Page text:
glimpses of the town’s skyline from the canal but never visited. We took the Arriva 765 from Atherstone back to Tamworth but be warned this is one of those routes that diverts through many residential estates and takes over an hour. A better bet on reflection for Tamworth is to take the 110 from Fazeley which is much quicker. Tamworth is a work-a-day town which on the Tuesday we visited was holding a sizeable street market with some good bargains to be had. Tamworth’s main attraction is the Norman Castle. Overlooking the River Tame, the site has been fortified since Anglo-Saxon times and the castle served as a residence of the Mercian kings. During the Civil War the castle was captured by parliamentary forces after a brief siege. DurMarket Square. Tamworth ing the 18th century the castle fell into disrepair but after improvements by the 19th century the castle was let out to tenants including Robert Peel. The castle is now owned by Tamworth Corporation and was depicted in a work by the English Romantic artist Turner. The final leg of our journey took us past Hawkesbury Junction or Suttons Stop to the old boatman. Whilst the cruise along the Coventry arm is now not an unpleasant trip since this section of the canal has undergone much regeneration, it does twist and turn and take some time so we walked along the towpath to Longford Bridge where there are numerous buses along Foleshill Road taking the direct road into the city. Much of Coventry’s centre was rebuilt in the fifties and sixties following the devastation of WW2 and the main attraction is the Cathedral complex with the new Basil Spence creation standing at right angles to the ruined original building of which only the tower and 295ft high spire, the third highest in England, survive intact. Coventry was, and still is to a lesser extent the home of motor vehicle manufacture and the splendid Motor Museum is a must visit attraction. It covers every aspect of the motor industry including cars, commercials and cycles and there is also a section on Coventry’s wartime experience and how the city coped with the blitz. Returning to the canal we took the obligatory drink Queen Mary’s Daimler in ‘The Greyhound’, one of the foremost pubs on the Coventry Museum system where a warm welcome and good ale and food are always guaranteed. It was then back through Rugby, Hillmorton and Braunston to Crick to round off our Boat and Bus cruise. More pictures in colour are included on Inside Back Cover Philip Halstead 15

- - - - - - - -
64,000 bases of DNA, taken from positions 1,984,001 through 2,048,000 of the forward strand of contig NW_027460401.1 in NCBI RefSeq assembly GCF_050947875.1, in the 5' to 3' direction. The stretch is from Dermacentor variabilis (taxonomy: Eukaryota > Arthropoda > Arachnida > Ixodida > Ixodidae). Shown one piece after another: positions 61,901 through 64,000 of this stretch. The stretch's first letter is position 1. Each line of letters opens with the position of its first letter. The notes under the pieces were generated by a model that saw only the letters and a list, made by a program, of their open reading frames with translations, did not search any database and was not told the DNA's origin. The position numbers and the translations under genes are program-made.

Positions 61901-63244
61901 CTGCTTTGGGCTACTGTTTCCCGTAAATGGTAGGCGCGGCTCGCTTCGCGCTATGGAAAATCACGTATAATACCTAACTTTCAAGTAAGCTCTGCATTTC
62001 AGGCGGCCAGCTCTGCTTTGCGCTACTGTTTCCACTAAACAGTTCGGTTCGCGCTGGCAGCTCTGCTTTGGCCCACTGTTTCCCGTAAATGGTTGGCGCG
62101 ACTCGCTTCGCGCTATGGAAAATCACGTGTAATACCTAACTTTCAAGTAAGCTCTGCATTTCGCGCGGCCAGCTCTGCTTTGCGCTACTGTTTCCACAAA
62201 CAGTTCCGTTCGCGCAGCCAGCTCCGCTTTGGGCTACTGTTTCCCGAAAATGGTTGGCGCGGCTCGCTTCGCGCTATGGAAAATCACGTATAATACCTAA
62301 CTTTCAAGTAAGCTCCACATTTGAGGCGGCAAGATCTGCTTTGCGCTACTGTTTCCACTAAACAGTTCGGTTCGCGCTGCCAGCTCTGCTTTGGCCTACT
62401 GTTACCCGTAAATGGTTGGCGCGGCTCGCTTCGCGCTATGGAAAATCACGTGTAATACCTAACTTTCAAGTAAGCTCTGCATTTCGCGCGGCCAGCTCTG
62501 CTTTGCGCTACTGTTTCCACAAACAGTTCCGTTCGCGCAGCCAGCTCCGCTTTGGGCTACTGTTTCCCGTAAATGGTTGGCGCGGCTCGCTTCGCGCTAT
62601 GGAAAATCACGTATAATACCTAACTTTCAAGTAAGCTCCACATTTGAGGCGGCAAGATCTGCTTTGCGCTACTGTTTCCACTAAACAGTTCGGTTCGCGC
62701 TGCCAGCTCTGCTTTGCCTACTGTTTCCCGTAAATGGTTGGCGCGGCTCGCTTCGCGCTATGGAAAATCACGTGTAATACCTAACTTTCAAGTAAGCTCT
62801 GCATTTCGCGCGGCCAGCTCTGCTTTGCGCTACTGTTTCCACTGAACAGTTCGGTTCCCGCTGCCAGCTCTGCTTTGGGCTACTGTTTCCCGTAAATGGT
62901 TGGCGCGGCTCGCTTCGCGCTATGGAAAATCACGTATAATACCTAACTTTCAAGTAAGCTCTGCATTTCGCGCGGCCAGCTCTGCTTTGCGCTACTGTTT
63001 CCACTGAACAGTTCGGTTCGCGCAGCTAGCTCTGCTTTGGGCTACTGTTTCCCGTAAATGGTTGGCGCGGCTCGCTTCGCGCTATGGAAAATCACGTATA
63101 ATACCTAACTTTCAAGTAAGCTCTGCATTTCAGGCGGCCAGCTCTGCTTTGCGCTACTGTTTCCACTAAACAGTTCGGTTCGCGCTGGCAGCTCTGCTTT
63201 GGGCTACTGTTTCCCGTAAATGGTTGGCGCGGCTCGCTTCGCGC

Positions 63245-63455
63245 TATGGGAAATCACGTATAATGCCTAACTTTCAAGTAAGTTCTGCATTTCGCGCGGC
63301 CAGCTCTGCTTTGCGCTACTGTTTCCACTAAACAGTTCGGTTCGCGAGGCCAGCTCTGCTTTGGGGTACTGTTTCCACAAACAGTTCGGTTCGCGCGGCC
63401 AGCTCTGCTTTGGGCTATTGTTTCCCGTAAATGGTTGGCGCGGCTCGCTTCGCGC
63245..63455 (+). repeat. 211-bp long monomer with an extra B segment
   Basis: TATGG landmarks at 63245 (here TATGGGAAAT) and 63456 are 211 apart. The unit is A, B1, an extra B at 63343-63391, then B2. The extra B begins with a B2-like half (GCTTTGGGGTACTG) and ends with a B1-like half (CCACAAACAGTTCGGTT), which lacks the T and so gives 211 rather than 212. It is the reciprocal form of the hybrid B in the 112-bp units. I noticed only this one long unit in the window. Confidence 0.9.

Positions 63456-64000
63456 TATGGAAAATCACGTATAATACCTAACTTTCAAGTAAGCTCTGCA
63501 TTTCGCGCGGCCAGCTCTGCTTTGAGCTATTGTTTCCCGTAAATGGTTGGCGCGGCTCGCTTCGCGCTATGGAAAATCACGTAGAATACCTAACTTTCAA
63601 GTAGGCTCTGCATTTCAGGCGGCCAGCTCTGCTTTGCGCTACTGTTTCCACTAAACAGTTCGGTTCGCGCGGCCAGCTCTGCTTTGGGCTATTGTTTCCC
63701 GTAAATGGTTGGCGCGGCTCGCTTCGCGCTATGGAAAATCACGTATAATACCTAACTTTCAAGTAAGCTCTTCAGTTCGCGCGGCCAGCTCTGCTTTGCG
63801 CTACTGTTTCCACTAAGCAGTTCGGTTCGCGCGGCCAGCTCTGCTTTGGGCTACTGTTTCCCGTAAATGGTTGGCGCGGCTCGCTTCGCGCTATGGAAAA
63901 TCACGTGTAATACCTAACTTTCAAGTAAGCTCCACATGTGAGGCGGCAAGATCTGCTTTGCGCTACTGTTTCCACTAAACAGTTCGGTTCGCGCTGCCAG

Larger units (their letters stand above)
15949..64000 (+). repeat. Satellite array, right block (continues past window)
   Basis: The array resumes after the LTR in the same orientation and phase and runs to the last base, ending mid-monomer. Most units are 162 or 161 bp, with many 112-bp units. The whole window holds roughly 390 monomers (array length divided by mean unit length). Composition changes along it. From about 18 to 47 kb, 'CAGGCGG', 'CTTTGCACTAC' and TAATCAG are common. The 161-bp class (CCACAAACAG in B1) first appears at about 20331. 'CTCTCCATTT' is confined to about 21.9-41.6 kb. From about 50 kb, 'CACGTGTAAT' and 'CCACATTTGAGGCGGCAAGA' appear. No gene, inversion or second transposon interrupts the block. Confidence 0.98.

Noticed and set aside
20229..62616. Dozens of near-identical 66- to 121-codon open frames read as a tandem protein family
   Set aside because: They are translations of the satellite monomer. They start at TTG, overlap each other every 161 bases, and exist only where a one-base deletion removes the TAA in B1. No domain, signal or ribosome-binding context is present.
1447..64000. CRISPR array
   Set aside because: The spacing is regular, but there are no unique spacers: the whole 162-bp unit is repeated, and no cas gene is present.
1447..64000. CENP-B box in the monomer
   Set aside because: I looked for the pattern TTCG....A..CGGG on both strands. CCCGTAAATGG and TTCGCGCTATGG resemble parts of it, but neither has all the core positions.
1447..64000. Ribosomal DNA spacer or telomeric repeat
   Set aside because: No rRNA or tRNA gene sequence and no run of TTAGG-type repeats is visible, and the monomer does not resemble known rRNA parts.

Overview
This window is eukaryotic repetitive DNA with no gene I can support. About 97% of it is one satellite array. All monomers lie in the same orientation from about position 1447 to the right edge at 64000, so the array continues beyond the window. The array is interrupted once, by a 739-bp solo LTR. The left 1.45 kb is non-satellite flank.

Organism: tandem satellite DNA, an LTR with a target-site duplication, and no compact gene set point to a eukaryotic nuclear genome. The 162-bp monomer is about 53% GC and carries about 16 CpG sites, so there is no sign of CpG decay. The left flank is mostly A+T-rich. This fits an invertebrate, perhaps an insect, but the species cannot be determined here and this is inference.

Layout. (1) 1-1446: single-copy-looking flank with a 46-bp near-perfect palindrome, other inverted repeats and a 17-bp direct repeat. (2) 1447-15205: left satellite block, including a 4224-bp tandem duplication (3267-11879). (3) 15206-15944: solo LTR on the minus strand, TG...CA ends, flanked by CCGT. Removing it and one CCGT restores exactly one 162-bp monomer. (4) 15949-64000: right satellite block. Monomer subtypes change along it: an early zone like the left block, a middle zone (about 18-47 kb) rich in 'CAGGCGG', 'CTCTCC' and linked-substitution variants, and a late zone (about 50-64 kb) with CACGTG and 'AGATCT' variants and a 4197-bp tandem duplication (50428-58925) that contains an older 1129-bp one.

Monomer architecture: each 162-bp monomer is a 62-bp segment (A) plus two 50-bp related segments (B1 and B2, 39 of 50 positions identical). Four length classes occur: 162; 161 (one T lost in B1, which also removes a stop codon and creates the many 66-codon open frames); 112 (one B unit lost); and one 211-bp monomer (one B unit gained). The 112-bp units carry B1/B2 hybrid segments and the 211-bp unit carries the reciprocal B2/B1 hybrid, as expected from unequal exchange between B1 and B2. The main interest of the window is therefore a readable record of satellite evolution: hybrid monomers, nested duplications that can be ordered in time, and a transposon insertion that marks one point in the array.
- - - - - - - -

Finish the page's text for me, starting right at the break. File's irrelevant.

COMMITTEE MEMBERS CHAIRMAN: Alastair Chambers 52 Hereward Way, Deeping St James, Peterborough PE6 8QB Tel: 01778 344438 e-mail: DEPUTY CHAIRMAN & SALES OFFICER: Graham Baughn PO Box 15, 10 Marina Drive, March, Cambs PE15 0AU Tel: 07578-753558 e-mail: SECRETARY: Nigel Long 7 Georgian Court, Peterborough PE3 6AF Tel: 01733 553782 e-mail: TREASURER: Michael Slaughter 45 Elstone, Orton Waterville, Peterborough PE2 5JZ Tel: 01733 390598 e-mail: MEMBERSHIP SECRETARY: Carole Chambers 52 Hereward Way, Deeping St James, Peterborough PE6 8QB Tel: 01778 344438 e-mail: EDITOR: Philip Halstead, 20 Cane Avenue, Peterborough PE2 9QT Tel: 01733 348500 e-mail: John Dudley, 1 Bellmans Road, Whittlesey, Peterborough PE7 1TY Tel: 01733 202581 Roger Mungham Boatmans Cottage, Workhouse Lane, Upwell, Wisbech PE14 9ET Tel: 01945 773002 e-mail:

Roger Sexton, 2 Shaw Drive, March, Cambridgeshire PE15 9TB Tel: 01354 652329 David Venn, Bruffs Lodge, High Street, Nordelph, Downham Market PE38 0BL Tel: 01366 324102 Richard Fairman, The Old Railway House, Cowbit, Spalding, Lincs PE12 0XD Tel: 01406 380575


THE MIDLANDS BY BOAT & BUS Story on page 11 The Bull Ring, Birmingham

Farmers Bridge with the BT Tower

Tamworth Castle

Lichfield Cathedral

Stafford Museum

The Greyhound, Suttons Stop

Hereward Autumn 2012  
Hereward Autumn 2012  

The Magazine of the Peterborough Branch of the Inland Waterways Association